HOUSTON - Many people admit to being hesitant to get a coronavirus vaccine, and a local woman agrees she used to feel the same way. That is, until she lost a precious loved one to the virus.
Brigid Roberson is grieving over the loss her grandfather, who recently died from COVID-19 related complications.
"His name was James Avery. We call him the legend James Avery, and he was just full of life. He enjoyed getting out and making a name for himself, doing business. He had his own businesses," reminisces Bridgid.
Brigid says he instilled morals and values into her life, and as she remembers her grandfather, she’s saddened that she didn’t get to see him much the past year because of the pandemic.
She tells us he had to be moved into a nursing home, where he contracted coronavirus. When he was rushed to the emergency room, his family had little hope.
"It was very late in the game for him to get a vaccine, it wasn't quite there yet. It was almost there, but not quite there yet," states Brigid.
She says she would do anything if her legendary grandfather had gotten the opportunity to get a vaccine to fight COVID-19, like she did.
"When I saw everyone in line to get the first shot, I felt the hope, but I also felt a lot of tears and emotion and hurt because I wish it would have been available for my grandfather. I wish it would have been available for my cousins who had passed on because of COVID. Knowing that there was hope and seeing people being able to get those opportunities, because not a lot of times do you have the opportunity that you think you should have, and so I was just glad to see that finally, help was on the way and so that made me feel just great," smiles Brigid.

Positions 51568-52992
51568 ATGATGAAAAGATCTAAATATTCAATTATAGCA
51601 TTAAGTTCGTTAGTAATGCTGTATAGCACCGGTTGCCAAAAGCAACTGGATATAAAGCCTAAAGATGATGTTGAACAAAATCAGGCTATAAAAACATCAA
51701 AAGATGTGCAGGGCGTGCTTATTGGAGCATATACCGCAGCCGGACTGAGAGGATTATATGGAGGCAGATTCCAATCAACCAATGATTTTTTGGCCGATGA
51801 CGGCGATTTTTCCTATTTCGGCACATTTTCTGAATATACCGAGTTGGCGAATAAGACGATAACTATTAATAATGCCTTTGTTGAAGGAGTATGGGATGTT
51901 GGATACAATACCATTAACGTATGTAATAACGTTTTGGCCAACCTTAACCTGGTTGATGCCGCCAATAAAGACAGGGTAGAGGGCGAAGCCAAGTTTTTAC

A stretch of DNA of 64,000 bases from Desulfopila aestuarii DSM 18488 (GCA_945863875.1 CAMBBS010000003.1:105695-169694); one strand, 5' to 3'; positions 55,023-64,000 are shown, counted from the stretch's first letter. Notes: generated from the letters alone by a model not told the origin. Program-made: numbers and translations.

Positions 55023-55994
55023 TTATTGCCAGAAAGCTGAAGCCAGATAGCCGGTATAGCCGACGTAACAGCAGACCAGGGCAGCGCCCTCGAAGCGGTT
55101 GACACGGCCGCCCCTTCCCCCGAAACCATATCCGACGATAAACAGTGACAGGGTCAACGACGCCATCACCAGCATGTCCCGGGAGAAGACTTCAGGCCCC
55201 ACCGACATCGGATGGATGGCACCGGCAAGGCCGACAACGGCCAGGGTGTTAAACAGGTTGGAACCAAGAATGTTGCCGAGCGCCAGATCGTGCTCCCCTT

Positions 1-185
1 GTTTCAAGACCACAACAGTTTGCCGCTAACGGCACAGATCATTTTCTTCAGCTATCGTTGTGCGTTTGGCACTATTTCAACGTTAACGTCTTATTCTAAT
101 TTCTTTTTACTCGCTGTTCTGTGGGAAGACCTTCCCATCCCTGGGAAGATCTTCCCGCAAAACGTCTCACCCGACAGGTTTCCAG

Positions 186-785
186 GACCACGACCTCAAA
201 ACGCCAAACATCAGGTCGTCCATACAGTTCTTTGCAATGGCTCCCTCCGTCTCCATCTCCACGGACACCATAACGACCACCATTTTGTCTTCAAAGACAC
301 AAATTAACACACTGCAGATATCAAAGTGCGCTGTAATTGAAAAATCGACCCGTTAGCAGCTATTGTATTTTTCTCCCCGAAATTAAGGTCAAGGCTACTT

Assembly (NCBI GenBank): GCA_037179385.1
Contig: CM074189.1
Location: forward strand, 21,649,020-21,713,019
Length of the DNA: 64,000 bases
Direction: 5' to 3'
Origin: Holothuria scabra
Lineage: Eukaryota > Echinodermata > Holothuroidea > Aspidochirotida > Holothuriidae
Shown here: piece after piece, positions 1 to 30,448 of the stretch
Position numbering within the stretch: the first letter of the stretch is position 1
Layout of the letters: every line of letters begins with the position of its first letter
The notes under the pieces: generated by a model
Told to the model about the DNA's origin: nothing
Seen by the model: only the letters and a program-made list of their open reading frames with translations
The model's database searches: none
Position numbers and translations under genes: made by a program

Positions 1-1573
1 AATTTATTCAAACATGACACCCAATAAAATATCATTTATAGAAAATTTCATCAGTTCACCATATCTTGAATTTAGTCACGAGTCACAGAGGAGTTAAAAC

Brigid is proud to be part of history, as one of the first to receive a COVID-19 vaccination.
"The day that the vaccine came, I was so excited for all of us at Memorial Hermann, and for everybody in the world who are going to get, get the opportunity to get the vaccine. This was a groundbreaking, changing moment in the world and just to be a part of it, to take part of it was a feeling of just greatness and that we were getting to a start, we were going to start something new and we had a chance to help the community, and make sure that everybody was going to be okay. It gave us that hope that yes, everything's going to be all right," says Brigid.
She says, before losing her grandfather, she was hesitant about eventually taking a novel vaccine, but losing him changed everything and made her excited about getting the shot.
"If I've not done anything else in my life, I know that I made an impact on all the people who see my story, and are now brave enough to go out and get that shot. So that meant so much to me, because that's all I want to do is make sure that we don't lose people senselessly when we have an opportunity to make a difference," says Brigid.\
Brigid gets her second dose this week. She says she's relieved she did not have any side effects from the first round and knows her grandfather would be proud that she's trying to save others through her message.
Click here for Memorial Hermann's answers to common questions about the vaccine.